BERKELEY, Calif. (KTVU) -- A Berkeley pot club scored a legal victory in its ongoing fight against the federal government.
A federal judge agreed to allow Berkeley Patients Group on San Pablo Avenue to remain open while it defends itself in court.
"We're ecstatic," said BPG chief operating officer Sean Luse.
In May 2013, U.S. Attorney Melinda Haag moved to shutter the 15-year-old shop, threatening to seize assets if marijuana continued to be distributed.
The property owner and the city of Berkeley sued to block the forfeiture.
The judge's ruling Friday will keep BPG in business while the courts decide whether the city can join the legal fight to keep the club in business for good.
"We do feel that ultimately what we're doing is right," Luse told KTVU. "It's only a matter of time before everyone figures that out."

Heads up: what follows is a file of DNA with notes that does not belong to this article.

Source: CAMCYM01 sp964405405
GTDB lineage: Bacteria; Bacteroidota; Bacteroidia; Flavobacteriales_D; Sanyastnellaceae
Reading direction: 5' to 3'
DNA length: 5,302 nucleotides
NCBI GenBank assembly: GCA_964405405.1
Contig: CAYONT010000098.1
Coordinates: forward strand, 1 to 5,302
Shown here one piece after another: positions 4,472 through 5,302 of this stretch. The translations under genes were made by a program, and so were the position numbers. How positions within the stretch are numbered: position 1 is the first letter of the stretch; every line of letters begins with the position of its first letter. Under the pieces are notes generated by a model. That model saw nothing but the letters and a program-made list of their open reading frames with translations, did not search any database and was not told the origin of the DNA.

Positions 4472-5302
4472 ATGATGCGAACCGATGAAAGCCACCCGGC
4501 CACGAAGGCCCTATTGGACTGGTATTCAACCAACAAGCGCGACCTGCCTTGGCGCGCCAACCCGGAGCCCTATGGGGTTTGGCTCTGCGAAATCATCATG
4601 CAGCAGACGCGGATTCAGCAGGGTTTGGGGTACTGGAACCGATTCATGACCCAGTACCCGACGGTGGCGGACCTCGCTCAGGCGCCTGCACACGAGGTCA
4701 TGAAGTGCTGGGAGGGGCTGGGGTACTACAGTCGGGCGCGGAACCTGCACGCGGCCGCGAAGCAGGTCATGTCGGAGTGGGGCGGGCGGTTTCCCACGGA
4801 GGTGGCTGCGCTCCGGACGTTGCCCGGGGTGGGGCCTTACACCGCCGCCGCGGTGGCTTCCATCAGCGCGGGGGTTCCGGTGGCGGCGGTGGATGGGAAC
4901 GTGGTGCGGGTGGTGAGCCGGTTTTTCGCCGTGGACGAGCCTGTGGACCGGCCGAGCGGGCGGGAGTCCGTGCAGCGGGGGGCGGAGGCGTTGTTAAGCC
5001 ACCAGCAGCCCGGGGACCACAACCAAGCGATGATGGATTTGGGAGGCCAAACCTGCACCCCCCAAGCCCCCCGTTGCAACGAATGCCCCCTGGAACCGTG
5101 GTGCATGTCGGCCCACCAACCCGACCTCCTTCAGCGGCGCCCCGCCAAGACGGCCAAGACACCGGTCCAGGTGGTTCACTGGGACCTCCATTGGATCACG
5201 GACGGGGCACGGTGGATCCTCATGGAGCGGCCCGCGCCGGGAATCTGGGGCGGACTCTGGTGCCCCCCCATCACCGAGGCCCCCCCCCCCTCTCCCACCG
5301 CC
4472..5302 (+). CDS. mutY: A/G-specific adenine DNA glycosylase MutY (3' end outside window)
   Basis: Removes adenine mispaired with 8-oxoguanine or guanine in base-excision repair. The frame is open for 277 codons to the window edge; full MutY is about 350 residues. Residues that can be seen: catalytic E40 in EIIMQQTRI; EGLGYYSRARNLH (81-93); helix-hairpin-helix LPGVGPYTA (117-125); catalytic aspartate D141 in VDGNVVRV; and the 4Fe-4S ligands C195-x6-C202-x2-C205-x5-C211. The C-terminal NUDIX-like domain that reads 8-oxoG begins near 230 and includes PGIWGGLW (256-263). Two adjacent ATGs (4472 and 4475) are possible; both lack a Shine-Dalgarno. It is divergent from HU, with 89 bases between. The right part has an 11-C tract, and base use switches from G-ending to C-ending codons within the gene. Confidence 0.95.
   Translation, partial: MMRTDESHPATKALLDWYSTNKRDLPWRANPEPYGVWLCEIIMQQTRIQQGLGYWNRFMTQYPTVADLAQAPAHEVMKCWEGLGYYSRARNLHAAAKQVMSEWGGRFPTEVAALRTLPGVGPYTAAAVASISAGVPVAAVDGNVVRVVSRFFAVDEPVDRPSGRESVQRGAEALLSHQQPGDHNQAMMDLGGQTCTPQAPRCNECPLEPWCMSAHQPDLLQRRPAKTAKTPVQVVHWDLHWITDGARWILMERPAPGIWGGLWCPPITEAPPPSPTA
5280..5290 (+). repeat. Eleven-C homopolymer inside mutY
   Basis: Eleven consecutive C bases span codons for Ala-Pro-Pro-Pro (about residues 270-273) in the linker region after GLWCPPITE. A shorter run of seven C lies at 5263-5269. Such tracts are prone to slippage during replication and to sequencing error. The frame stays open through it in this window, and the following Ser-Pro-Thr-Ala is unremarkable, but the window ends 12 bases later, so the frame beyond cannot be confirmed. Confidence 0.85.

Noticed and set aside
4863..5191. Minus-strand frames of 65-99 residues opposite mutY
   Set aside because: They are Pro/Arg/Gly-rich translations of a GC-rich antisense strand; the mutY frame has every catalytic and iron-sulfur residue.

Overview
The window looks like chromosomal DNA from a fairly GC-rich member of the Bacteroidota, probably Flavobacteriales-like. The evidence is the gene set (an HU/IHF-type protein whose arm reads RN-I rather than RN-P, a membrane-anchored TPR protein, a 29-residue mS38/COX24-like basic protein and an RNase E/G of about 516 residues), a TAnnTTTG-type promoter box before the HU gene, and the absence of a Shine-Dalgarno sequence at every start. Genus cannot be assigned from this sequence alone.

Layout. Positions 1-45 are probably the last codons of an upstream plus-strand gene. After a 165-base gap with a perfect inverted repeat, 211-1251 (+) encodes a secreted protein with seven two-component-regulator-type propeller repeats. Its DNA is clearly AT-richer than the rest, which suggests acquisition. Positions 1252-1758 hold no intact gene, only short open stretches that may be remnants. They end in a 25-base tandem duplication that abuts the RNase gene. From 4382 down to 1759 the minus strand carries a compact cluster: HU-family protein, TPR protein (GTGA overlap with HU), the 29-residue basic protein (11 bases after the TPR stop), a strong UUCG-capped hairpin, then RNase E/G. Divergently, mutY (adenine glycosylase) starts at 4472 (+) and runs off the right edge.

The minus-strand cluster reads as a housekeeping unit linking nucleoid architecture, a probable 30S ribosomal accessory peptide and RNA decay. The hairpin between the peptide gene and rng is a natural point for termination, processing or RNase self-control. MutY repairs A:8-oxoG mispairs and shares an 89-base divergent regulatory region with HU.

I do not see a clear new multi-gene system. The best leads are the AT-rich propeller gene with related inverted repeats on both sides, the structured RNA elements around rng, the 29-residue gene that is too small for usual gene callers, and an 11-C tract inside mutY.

While medical marijuana is legal in California and in half of the United States, it is still illegal under federal law.
"We're definitely caught in this no man's land," said Luse.
He's surprised and confused by the continued threats of closure given the Obama administration's shift in drug policy.
"The President, Congress, even Eric Holder, the Attorney General, has made some very good statements and we've passed some good laws this year that have really protected medical cannabis," Luse said. "But that has yet to trickle down to our local U.S. Attorney's Office."
Just a few months ago Congress passed a spending bill that prohibited the Department of Justice from using funds to go after medical cannabis businesses that comply with state law.
Still, federal prosecutors are pushing ahead with shutting down BPG. Next stop for the case, the 9th U.S. Circuit Court of Appeals.